If any of the guttering or downpipes serving your conservatory have become blocked, cracked or damaged in some other way, leaks could well occur internally.
Water ingress inside or externally on a conservatory hint that there could be a leak in the lining of box guttering — which can be trickier to seal than a standard gutter. Removing old sections of the gutter and replacing them with new pieces and fresh seals should put this problem right.
In cases where gutters are blocked, freeing them of debris and cleaning them should solve the problem, but if they are damaged, they will need replacing. Once the problem is rectified, consider fitting a gutter guard or netting to prevent any further build up of debris.
4. Fixing a Leaking Conservatory Where it Joins the House
If you find that your conservatory roof is leaking where it adjoins your house, it is likely that the flashing is to blame. The flashing, which looks like a strip of lead, can often deteriorate over time (or may never have been properly fitted in the first place).
"Leaks can be down to a number of issues on a glass roof," advises Leslie George. "However, if there is a leak that is specifically due to damage to the lead flashings, either a small repair to the existing lead will be required or all new Code 4 lead flashings can be fitted. A site survey will need to be carried out to ascertain what work is required."
Although some people do tackle this job themselves, if you decide to take the DIY route you will need a good ladder, new lead flashing and sealant as well as tools to cut the flashing and remove old mortar. Getting the seal correct is vital for this job to be a success.
5. Damaged Roof Vents
A very common cause of leaking conservatory roofs are damaged or faulty roof vents. While vents are essential for good ventilation and for preventing condensation in a conservatory, if they are compromised issues can arise.
It may simply be a case of applying a new seal around the vent, or it might be that it requires complete replacement. If you are simply replacing a roof vent on a like-for- like basis, this is a job within the capabilities of many DIYers.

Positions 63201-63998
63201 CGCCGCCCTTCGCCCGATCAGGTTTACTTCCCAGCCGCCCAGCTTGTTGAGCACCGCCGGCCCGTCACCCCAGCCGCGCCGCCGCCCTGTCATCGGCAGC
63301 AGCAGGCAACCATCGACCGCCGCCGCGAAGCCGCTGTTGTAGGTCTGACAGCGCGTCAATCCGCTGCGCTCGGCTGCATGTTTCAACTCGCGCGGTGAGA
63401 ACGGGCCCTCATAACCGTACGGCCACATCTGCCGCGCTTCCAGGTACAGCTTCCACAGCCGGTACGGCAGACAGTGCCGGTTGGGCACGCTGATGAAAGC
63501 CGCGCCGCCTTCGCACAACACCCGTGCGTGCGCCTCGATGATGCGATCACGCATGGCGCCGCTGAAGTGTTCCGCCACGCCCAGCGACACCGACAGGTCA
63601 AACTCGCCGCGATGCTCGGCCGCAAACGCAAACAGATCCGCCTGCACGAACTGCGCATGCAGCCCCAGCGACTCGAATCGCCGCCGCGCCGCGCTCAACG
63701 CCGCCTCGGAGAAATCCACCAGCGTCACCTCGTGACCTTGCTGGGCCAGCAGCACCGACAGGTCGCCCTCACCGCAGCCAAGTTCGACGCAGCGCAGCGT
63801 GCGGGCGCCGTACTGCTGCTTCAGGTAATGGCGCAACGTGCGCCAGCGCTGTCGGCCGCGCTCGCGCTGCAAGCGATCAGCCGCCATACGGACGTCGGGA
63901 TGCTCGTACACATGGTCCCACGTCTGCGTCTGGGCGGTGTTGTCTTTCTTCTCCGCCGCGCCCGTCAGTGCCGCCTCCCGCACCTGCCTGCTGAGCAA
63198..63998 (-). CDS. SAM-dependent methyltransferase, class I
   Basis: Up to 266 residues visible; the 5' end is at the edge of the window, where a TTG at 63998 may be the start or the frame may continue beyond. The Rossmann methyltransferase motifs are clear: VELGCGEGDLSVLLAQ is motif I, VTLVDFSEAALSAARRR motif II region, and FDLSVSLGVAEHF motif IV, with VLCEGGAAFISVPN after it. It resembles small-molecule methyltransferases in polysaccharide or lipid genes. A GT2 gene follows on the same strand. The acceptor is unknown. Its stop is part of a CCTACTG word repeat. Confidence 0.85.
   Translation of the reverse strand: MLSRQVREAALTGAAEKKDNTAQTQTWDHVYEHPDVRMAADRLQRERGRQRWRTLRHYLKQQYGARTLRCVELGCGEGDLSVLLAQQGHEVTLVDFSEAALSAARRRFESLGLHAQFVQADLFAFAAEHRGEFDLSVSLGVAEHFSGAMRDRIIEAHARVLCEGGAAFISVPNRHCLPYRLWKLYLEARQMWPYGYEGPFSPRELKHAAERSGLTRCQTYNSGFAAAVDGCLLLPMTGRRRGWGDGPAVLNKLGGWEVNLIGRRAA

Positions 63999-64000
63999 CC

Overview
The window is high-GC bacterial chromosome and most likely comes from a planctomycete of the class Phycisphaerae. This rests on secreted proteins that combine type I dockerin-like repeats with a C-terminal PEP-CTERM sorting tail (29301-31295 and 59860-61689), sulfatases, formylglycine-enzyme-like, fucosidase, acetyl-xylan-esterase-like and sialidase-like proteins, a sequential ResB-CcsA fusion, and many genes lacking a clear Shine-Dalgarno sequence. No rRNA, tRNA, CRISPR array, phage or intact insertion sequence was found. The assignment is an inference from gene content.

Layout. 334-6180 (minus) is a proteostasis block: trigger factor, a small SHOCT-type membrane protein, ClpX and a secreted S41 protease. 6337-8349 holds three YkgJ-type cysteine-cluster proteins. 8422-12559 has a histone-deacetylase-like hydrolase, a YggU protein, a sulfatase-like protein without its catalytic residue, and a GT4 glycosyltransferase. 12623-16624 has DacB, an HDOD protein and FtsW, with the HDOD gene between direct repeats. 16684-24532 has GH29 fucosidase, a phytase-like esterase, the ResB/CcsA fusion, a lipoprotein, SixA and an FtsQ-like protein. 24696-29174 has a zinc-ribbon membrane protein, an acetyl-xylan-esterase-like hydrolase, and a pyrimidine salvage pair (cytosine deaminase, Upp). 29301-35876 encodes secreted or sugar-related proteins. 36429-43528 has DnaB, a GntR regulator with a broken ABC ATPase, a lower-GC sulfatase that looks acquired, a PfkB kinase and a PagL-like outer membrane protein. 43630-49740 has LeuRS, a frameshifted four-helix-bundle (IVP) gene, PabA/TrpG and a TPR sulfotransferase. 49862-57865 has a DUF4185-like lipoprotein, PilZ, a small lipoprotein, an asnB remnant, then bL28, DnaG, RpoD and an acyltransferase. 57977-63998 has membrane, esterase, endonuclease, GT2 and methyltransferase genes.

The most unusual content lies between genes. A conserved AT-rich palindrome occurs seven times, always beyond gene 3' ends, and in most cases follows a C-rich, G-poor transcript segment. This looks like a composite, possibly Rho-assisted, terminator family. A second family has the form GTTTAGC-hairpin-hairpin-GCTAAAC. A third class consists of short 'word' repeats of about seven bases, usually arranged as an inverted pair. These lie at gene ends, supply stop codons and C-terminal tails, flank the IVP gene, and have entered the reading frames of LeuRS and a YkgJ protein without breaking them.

6. Rotten Timber Ridge
If you have an old timber conservatory, it is possible that the timber frames or ridge has rotten over the years.
If you find a good joiner or conservatory repair specialist, they will often be able to treat smaller areas of rotten timber by splicing in new sections of timber. In the case of larger areas of timber damage and decay, replacement panels can be fitted to match the originals.
"If a client has a rotten timber ridge then we would recommend that a new wood cored lead ridge is fitted," says Leslie George. "If the wall frames are rotten, depending on the amount of rot, we can cut out the rot and splice in new hardwood sections. If the rot is too far gone, to save the panel we will supply and fit a new bespoke hardwood panel to match in with the existing design and specifications.
"If all the wall sections need to be replaced but the roof is still in good order then we are able to support the conservatory roof and replace all the wall sections, even changing the design if required by the client."
Is a Leaky Conservatory Roof Beyond Repair?
In some cases, a conservatory roof will be too badly damaged or constructed to make it worthwhile or feasible to save it — in which case conservatory roof replacement will be required.
"If a number of roof glass units are all broken down (i.e. have condensation in them) then it is time to consider replacing all the roof units and fitting a more thermally efficient double glazed roof, as standards of glass manufacture and solar control have improved a lot in recent years," explains Leslie George.
"Keeping your conservatory roof in good order and leak free is the most important factor in maintaining your timber conservatory, as well as maintaining the exterior joinery work by decorating every five or so years."
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Natasha is Homebuilding & Renovating’s Associate Content Editor and has been a member of the team for over two decades. An experienced journalist and renovation expert, she has written for a number of homes titles. Over the years Natasha has renovated and carried out a side extension to a Victorian terrace. She is currently living in the rural Edwardian cottage she renovated and extended on a largely DIY basis, living on site for the duration of the project. She is now looking for her next project — something which is proving far harder than she thought it would be.